Those first months were filled with daily urgent challenges, sleep deprivation, pride, love, and experiencing my new self as a mother. It’s a transition I’m still making, and the daily urgent challenges continue, although the pediatrician thinks things will even out soon. (I hope so!) That time included doctor appointments, prescriptions, pain, healing, learning how to eat a new diet—one that didn’t include the top eight allergens, or corn, oats, beans, cruciferous vegetables, and nightshades (tomatoes, potatoes), and what else? The list seems to go on. I’ve mostly subsisted on chicken, rice, and mild vegetables, like carrots. The bright side? I’ve lost all the baby weight! Everyone gets to complain about pregnancy and caring for a newborn, but if your baby does not have the colic, reflux, and severe eczema trifecta, and you complain, then I will want to punch you in your throat.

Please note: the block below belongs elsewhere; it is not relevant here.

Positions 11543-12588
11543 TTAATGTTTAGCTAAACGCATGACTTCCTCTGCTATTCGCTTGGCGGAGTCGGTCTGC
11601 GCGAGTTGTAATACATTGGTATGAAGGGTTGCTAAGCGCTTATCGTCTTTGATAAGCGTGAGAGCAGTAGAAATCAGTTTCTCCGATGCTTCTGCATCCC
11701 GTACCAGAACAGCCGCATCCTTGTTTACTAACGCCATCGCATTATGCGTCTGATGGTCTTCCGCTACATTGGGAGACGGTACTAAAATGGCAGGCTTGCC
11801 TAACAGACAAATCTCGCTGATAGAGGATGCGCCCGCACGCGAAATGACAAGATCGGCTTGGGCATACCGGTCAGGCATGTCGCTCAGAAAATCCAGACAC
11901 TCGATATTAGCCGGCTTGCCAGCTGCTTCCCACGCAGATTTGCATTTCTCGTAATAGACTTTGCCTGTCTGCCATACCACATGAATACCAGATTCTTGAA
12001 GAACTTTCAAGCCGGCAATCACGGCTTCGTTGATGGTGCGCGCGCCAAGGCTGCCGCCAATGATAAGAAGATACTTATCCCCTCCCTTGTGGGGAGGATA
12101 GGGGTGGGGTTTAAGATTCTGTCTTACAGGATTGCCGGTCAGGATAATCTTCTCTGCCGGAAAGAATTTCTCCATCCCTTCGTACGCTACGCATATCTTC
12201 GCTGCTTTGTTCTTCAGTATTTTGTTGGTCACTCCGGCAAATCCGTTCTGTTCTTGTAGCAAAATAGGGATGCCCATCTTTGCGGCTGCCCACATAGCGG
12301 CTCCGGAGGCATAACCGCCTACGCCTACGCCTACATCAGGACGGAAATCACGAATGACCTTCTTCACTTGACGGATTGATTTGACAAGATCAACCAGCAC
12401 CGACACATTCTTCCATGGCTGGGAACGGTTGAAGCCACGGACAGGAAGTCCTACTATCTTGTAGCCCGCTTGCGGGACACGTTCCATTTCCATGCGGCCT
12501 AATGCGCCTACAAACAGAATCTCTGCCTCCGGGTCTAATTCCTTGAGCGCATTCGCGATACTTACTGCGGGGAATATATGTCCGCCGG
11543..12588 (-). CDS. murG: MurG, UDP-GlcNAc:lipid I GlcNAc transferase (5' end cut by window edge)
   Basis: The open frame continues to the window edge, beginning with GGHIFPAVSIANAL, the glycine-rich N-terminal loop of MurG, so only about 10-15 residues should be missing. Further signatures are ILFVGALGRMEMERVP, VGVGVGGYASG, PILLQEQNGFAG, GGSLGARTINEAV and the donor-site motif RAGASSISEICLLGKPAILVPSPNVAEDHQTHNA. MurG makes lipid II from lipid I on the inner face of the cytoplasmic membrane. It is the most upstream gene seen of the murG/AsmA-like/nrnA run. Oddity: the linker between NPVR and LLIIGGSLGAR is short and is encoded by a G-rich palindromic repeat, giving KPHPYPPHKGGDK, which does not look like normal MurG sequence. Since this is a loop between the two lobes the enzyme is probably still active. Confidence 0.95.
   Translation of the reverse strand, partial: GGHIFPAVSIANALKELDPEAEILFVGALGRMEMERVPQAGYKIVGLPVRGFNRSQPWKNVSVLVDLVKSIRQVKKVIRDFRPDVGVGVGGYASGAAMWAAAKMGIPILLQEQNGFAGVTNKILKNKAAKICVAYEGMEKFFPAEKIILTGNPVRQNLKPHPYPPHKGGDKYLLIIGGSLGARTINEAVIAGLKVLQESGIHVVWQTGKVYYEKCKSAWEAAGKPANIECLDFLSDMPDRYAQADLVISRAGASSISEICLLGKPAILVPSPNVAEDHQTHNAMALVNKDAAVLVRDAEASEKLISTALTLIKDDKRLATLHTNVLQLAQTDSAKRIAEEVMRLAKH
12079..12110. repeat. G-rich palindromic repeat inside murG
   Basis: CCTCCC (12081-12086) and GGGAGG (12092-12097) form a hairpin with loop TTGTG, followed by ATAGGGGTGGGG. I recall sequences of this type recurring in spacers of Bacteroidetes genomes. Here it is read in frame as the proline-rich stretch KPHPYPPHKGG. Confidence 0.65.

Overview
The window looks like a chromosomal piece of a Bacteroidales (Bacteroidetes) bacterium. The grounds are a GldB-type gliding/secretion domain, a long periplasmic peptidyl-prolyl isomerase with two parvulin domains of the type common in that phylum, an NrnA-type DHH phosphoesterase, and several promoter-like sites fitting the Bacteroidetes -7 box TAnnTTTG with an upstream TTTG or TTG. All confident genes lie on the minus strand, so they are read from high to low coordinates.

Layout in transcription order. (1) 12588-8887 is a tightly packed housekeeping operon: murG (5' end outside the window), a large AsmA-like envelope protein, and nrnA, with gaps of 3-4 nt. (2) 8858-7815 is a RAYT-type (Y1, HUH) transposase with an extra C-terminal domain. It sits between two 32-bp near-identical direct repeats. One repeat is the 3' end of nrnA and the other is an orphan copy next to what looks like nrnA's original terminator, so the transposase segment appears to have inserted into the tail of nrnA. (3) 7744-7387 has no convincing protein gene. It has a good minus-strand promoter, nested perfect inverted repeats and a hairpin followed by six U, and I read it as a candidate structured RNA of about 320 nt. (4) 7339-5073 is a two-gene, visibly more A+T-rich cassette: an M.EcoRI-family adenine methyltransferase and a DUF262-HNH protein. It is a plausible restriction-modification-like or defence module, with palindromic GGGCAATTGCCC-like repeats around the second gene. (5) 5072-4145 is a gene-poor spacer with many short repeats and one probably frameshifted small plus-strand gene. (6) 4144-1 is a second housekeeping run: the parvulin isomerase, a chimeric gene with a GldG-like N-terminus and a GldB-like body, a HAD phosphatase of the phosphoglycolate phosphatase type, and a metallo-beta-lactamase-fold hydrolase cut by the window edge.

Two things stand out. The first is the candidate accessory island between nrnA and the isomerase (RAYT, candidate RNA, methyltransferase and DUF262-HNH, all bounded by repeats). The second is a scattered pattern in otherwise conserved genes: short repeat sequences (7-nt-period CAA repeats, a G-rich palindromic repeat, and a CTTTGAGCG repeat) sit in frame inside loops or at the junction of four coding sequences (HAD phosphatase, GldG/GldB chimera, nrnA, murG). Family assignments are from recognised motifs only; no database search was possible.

T worked and traveled quite a bit in the last months of the year, and I solo parented.

Mom’s birthday was another highlight. In November, she joined us in Utah for her 60th and my grandpa’s 80th combined birthday party. Being with her and having her support in caring for my baby is such a relief.

We spent Thanksgiving with family friends in Idaho. We made an impromptu trip to Oregon for Christmas, and that brings us up to date.

In 2018, there have been challenges so severe that I honestly think many people would not be able to handle them. But, it’s also been the very best year full of experiences that were deeply wanted and loved. In 2018 everything changed forever, and I was ready.

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Oranges Are Not the Only Fruit by Jeanette Winterson